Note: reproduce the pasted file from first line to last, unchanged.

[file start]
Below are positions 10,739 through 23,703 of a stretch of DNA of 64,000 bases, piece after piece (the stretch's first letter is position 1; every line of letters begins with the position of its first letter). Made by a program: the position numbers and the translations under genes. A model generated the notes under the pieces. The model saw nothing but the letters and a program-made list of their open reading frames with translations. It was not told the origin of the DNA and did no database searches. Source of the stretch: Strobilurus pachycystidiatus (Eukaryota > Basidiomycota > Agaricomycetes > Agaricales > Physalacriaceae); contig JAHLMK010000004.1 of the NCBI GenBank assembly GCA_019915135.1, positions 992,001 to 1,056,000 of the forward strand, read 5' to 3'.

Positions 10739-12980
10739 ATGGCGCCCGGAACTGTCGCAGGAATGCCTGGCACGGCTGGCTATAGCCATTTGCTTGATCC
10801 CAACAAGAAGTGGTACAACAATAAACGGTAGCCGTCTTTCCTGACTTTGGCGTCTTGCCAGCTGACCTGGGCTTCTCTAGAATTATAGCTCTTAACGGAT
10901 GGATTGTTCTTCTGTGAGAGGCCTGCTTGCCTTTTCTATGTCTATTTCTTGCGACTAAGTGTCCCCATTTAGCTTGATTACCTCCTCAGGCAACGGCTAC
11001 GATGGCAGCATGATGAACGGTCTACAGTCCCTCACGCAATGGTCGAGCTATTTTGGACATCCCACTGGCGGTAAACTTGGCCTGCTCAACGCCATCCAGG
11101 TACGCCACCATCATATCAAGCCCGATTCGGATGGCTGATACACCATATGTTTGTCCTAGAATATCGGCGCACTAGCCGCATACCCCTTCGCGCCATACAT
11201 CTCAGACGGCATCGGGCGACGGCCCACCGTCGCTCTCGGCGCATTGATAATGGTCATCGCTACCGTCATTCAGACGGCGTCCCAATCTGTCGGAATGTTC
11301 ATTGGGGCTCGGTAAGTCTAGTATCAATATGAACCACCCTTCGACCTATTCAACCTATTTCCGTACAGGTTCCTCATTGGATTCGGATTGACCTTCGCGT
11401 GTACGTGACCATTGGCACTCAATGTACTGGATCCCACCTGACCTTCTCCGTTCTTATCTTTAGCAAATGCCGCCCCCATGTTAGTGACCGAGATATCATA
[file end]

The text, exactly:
Below are positions 10,739 through 23,703 of a stretch of DNA of 64,000 bases, piece after piece (the stretch's first letter is position 1; every line of letters begins with the position of its first letter). Made by a program: the position numbers and the translations under genes. A model generated the notes under the pieces. The model saw nothing but the letters and a program-made list of their open reading frames with translations. It was not told the origin of the DNA and did no database searches. Source of the stretch: Strobilurus pachycystidiatus (Eukaryota > Basidiomycota > Agaricomycetes > Agaricales > Physalacriaceae); contig JAHLMK010000004.1 of the NCBI GenBank assembly GCA_019915135.1, positions 992,001 to 1,056,000 of the forward strand, read 5' to 3'.

Positions 10739-12980
10739 ATGGCGCCCGGAACTGTCGCAGGAATGCCTGGCACGGCTGGCTATAGCCATTTGCTTGATCC
10801 CAACAAGAAGTGGTACAACAATAAACGGTAGCCGTCTTTCCTGACTTTGGCGTCTTGCCAGCTGACCTGGGCTTCTCTAGAATTATAGCTCTTAACGGAT
10901 GGATTGTTCTTCTGTGAGAGGCCTGCTTGCCTTTTCTATGTCTATTTCTTGCGACTAAGTGTCCCCATTTAGCTTGATTACCTCCTCAGGCAACGGCTAC
11001 GATGGCAGCATGATGAACGGTCTACAGTCCCTCACGCAATGGTCGAGCTATTTTGGACATCCCACTGGCGGTAAACTTGGCCTGCTCAACGCCATCCAGG
11101 TACGCCACCATCATATCAAGCCCGATTCGGATGGCTGATACACCATATGTTTGTCCTAGAATATCGGCGCACTAGCCGCATACCCCTTCGCGCCATACAT
11201 CTCAGACGGCATCGGGCGACGGCCCACCGTCGCTCTCGGCGCATTGATAATGGTCATCGCTACCGTCATTCAGACGGCGTCCCAATCTGTCGGAATGTTC
11301 ATTGGGGCTCGGTAAGTCTAGTATCAATATGAACCACCCTTCGACCTATTCAACCTATTTCCGTACAGGTTCCTCATTGGATTCGGATTGACCTTCGCGT
11401 GTACGTGACCATTGGCACTCAATGTACTGGATCCCACCTGACCTTCTCCGTTCTTATCTTTAGCAAATGCCGCCCCCATGTTAGTGACCGAGATATCATA